A ‘Golden Period’ Stradivari Violin Once Owned by Catherine the Great Could Sell for Millions of Dollars at Auction
The violin has been in the collection of no fewer than two Russian Empresses, including Catherine the Great.
A 1708 violin crafted by Antonio Stradivari, one of the greatest luthiers in history, will be offered for sale in New York on June 8 at Tarisio Fine Instruments and Bows. Once owned by Russian Empress Catherine the Great, it is referred to as the “Empress Caterina.”
Tarisio has not revealed an estimate, but the house has had much success selling the master’s instruments in the past. The auctioneer holds the record for a Stradivari violin, $15.9 million for the “Lady Blunt,” from a 2011 sale. The “Lady Blunt” is said to be the second-best-preserved of his violins, while the best-preserved, the “Messiah,” resides at Oxford University’s Ashmolean Museum. (“Like the Messiah, worth waiting for,” brags the institution’s website, a bit inscrutably.) Last year, the same house sold the second-priciest Stradivari, the “Da Vinci, ex-Seidel,” for $15.3 million.
The current example comes from his “Golden Period,” which lasted from about 1700 to 1720. Before last year’s Tarisio sale, a Golden Period violin had not come to the block for some 15 years.
Online bidding opens June 8. Made from maple and spruce, the instrument is in excellent condition, with all principal parts original, and bears its original label, according to Tarisio.
The piece passed through the hands of no fewer than two Russian empresses. It emerges in the historical records in 1898, among the papers of W. E. Hill & Sons, a London shop specializing in stringed instruments. Alfred Hill visited Russia with one of his best customers, Baron Johann Knoop, and, while there, inventoried the collection of Prince Youssapoff, which included a number of Stradivari instruments, among them the “Empress Caterina.”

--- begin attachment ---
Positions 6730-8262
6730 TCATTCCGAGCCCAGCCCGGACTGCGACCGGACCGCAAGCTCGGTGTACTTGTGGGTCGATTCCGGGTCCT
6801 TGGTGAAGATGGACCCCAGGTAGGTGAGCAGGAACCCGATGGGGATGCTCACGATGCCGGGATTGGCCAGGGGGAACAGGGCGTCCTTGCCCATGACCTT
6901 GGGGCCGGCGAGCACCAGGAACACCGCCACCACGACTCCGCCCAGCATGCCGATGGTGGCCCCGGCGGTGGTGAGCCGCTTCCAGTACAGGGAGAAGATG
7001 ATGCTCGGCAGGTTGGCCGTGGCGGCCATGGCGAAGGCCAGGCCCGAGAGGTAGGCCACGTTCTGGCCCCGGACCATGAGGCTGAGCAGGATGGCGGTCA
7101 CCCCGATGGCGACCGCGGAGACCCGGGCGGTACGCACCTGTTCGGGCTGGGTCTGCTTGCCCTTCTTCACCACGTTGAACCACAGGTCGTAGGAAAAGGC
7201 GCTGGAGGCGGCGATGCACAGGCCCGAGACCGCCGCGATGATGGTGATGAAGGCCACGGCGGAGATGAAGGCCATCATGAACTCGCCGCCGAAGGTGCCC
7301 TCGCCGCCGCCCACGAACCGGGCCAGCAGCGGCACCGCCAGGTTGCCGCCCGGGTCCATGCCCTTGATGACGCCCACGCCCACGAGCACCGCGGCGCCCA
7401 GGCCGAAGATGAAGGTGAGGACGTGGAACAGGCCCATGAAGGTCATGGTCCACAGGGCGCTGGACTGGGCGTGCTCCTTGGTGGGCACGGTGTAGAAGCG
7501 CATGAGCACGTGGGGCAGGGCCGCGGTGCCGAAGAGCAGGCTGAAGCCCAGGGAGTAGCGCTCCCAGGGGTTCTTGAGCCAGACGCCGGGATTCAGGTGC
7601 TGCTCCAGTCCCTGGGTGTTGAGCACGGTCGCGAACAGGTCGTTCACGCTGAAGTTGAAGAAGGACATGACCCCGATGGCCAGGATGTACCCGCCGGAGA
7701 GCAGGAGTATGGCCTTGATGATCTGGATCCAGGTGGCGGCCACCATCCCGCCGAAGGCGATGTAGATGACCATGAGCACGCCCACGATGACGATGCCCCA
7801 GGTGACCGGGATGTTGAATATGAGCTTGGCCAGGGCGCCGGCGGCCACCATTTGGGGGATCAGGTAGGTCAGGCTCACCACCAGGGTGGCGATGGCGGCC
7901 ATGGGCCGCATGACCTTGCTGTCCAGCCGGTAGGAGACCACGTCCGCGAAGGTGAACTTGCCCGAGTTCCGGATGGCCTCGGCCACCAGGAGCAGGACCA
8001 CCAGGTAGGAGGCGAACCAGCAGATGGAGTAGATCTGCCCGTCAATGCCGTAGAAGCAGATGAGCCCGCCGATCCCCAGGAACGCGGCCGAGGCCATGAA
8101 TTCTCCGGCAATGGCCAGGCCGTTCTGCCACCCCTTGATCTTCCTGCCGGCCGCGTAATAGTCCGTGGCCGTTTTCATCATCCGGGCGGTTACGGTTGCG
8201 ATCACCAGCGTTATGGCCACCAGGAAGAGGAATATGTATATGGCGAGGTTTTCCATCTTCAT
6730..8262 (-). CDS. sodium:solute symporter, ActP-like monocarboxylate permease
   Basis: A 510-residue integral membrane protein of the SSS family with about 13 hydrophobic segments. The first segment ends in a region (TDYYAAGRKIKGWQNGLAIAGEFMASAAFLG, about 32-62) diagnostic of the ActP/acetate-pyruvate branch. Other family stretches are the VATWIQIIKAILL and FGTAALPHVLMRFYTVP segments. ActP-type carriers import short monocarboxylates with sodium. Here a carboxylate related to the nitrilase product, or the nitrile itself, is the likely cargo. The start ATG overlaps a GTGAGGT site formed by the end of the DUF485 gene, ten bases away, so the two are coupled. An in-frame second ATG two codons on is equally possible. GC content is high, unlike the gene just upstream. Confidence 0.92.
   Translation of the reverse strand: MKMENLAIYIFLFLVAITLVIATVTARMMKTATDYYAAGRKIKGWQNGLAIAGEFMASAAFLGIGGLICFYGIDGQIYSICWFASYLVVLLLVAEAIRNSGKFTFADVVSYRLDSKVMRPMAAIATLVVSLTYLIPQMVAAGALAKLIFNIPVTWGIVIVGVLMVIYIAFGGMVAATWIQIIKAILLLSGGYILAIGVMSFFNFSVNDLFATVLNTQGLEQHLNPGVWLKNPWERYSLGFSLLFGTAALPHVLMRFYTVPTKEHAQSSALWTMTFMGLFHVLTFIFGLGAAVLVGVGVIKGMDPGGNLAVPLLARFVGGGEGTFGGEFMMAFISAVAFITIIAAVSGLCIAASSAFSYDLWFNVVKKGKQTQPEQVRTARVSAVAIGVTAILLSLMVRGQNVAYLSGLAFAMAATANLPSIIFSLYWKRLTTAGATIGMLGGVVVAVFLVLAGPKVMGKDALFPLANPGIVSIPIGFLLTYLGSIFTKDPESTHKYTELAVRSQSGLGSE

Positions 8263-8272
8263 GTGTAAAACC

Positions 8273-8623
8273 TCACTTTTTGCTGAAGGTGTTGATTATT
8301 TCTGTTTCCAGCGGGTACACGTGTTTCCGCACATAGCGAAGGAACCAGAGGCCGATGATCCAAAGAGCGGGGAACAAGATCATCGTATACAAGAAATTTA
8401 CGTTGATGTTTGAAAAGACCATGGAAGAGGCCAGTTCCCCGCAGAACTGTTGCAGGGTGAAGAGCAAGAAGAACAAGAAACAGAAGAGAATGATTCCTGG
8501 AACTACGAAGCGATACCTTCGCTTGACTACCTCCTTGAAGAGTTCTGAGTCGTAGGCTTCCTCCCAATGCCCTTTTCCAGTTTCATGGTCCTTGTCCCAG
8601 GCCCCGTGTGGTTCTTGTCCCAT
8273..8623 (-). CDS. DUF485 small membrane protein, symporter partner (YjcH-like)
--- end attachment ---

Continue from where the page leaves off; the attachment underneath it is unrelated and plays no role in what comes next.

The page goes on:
By Hill’s account, the Russian ambassador to Venice acquired the instrument for Empress Elizabeth Petrovna, from whom it passed to Catherine the Great, then to secretary of state Adrian Moïsevitch Gribovsky, a colonel and court advisor (who, according to Tarisio, “had his own serf orchestra”), and then it went to his son, Vasily Yakovlevich Guberti.
Hill brought the violin back to London in 1898. It didn’t stay on the shelf long. He sold it the following year to French violinist Marie Douglas Shothert, who appears holding the instrument in a painting by Hubert von Herkomer owned by the University of London.
She later traded it back, and, in the following years, it passed through the collections of violinist Henri Belville, French coffee magnate Prosper Maurel, violinist Leo Guetta, his daughter Peggy Guetta Finzi, pioneering Philadelphia radiologist Jacob Gershon-Cohen, tropical fish expert Herbert Axelrod, and industrial entrepreneur Giorgio Feige, whose heirs are offering it for sale.
White Guetta owned it, it was exhibited at the 1937 Stradivari Bicentennial exhibition in Cremona, the luthier’s home city. The violin comes with certificates from Hill and each of the merchants who handled it thereafter: Rembert Wurlitzer, William Moennig & Son, Silvestre & Maucotel, and Caressa & Français.
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